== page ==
( Bill Lewis. The Tennessean. Click HERE for full article.)
There’s nothing unusual about city folks moving to the country for the experience of growing their own food, but Jason Cloud took a different route. He moved to one of Nashville’s newest and largest subdivisions.
Along with his neighbors, Cloud grows a variety of vegetables, herbs and berries in the expansive community garden at Carothers Farms. The neighborhood, located on the Davidson County side of Nolensville, could eventually have 2,000 residences.
“As more people get involved, it will develop a little community of gardeners inside the community,” he said.
Across the region, community gardens are a hot amenity. Spring Hill’s newest subdivision, Harvest Point, will have one. Millstone, the established Goodall Homes neighborhood in Hendersonville, has an herb garden and orchard.
“Organic gardens and dog parks are one and two of the things people want,” said David McGowan, president of Regent Homes, which is developing Carothers Farms.
As backyards get smaller, it makes sense for neighbors to work together in a community garden, said Jen Lucy, director of sales for The Jones Co. The company is launching Harvest Point, on the Maury County side of Spring Hill, along with Regent Homes, Celebration Homes and Lennar Homes.
“People are looking for them for two reasons. It means they don’t have to take up room in their backyard, and it is a very fun thing to do as a hobby together with like-minded people. It gives such a great sense of community to have a fun area like that set aside just for a garden,” said Lucy.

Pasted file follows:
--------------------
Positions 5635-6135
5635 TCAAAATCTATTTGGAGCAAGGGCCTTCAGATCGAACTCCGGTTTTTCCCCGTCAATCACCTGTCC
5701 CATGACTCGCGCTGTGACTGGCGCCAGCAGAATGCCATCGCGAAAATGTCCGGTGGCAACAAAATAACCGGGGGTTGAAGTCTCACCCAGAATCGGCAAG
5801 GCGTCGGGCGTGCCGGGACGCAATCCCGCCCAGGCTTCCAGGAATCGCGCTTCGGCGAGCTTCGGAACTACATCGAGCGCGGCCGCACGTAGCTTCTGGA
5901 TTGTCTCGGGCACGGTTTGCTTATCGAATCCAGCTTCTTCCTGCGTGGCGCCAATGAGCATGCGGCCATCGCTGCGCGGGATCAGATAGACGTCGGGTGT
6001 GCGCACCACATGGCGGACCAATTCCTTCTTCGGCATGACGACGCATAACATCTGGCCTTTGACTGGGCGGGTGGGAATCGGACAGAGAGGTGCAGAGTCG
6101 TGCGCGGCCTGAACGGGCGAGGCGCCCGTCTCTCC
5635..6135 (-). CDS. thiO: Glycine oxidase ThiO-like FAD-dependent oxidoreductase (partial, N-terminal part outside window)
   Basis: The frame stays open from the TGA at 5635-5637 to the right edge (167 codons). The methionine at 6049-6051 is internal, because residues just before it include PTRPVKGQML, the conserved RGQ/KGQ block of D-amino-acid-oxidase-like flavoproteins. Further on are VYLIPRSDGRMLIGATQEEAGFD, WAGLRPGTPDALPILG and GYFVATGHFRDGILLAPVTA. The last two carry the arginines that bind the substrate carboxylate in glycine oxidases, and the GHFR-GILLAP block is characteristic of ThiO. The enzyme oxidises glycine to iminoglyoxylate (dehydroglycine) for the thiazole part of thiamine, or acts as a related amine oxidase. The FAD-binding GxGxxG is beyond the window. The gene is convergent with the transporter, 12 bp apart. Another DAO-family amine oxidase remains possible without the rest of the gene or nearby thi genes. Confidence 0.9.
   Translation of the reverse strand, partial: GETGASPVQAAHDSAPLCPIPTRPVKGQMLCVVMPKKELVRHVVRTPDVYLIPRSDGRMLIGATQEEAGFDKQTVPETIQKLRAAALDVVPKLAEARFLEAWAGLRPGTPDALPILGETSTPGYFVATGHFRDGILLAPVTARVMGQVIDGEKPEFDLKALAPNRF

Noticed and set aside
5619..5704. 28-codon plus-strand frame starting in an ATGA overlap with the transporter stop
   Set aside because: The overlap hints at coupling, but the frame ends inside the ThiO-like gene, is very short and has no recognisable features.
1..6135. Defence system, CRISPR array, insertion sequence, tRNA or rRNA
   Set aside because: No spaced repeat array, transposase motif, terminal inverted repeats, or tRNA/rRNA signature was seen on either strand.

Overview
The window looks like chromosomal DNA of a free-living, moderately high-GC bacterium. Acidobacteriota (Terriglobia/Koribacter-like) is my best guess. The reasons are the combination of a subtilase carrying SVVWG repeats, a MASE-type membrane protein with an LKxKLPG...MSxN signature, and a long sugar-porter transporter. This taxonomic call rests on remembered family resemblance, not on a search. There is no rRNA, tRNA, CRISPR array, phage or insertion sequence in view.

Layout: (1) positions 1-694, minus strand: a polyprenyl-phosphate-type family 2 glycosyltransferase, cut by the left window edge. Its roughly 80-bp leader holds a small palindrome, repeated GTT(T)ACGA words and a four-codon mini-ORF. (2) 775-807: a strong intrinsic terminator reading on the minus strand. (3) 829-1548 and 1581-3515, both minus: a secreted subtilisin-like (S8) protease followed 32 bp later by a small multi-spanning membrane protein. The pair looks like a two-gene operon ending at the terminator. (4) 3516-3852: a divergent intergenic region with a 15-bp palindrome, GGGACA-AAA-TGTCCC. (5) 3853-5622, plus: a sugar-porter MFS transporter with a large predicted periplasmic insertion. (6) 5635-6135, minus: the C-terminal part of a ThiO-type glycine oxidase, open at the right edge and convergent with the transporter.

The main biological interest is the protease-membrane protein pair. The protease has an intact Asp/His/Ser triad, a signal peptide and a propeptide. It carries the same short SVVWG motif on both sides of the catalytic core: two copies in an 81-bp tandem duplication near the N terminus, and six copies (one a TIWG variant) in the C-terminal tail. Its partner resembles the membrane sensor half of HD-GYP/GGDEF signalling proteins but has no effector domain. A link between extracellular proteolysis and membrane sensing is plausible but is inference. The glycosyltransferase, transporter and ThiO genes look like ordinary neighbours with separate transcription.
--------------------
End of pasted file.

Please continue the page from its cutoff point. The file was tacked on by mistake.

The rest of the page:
Harvest Point and Carothers Farms also have dog parks and trails in addition to their community gardens.
Doug Herman, president of luxury home builder Legend Homes, lives in a Franklin neighborhood that started its own community garden several years ago. The company helped expand the garden by establishing additional raised beds for plants.
He and his wife are members of the garden and have their own space.
“It’s great to see neighbors working together,” said Herman. “It’s a gathering space.”
Millstone’s herb garden is next door to the town center, making it a point of activity for the community. Goodall Homes, the subdivision’s developer, also built an onsite farm stand. Each week, residents invite a local farmer to sell produce at a farmers market.
In Carothers Farms, residents are growing sunflowers, melons, tomatoes and other fruits and vegetables in the 44-by-90-foot organic garden. The community provides garden tools and a shed where they are stored. Rain barrels capture water for irrigation. There’s even an area for composting, said McGowan.
The garden is so popular that Regent plans to add more as the neighborhood grows, he said.
Meanwhile, Cloud was heading over to the garden to see what was ready for harvest.
“I’m going to have some radishes I planted,” he said.
“While homeowners are there, they can enjoy the walk through the herb garden and pick some herbs to go with their produce. … Both the farm stand and herb garden offer a unique lifestyle catered to those who want to experience and learn about planting and growing,” said Jana Pastors, Goodall Homes’ community lifestyle director
The garden surrounds pergolas, benches, a swing and a fountain. Plants growing there this year include pineapple mint, Italian oregano, golden sage and more. Millstone’s orchard garden includes Golden Delicious apple trees.
All of the plants were recommended by the University of Tennessee Agriculture Extension Service of Sumner County, which also offers free seminars for Millstone residents and their guests, said Pastors.
It’s “not just your everyday community garden. It’s an herb-orchard garden built around a lifestyle,” she said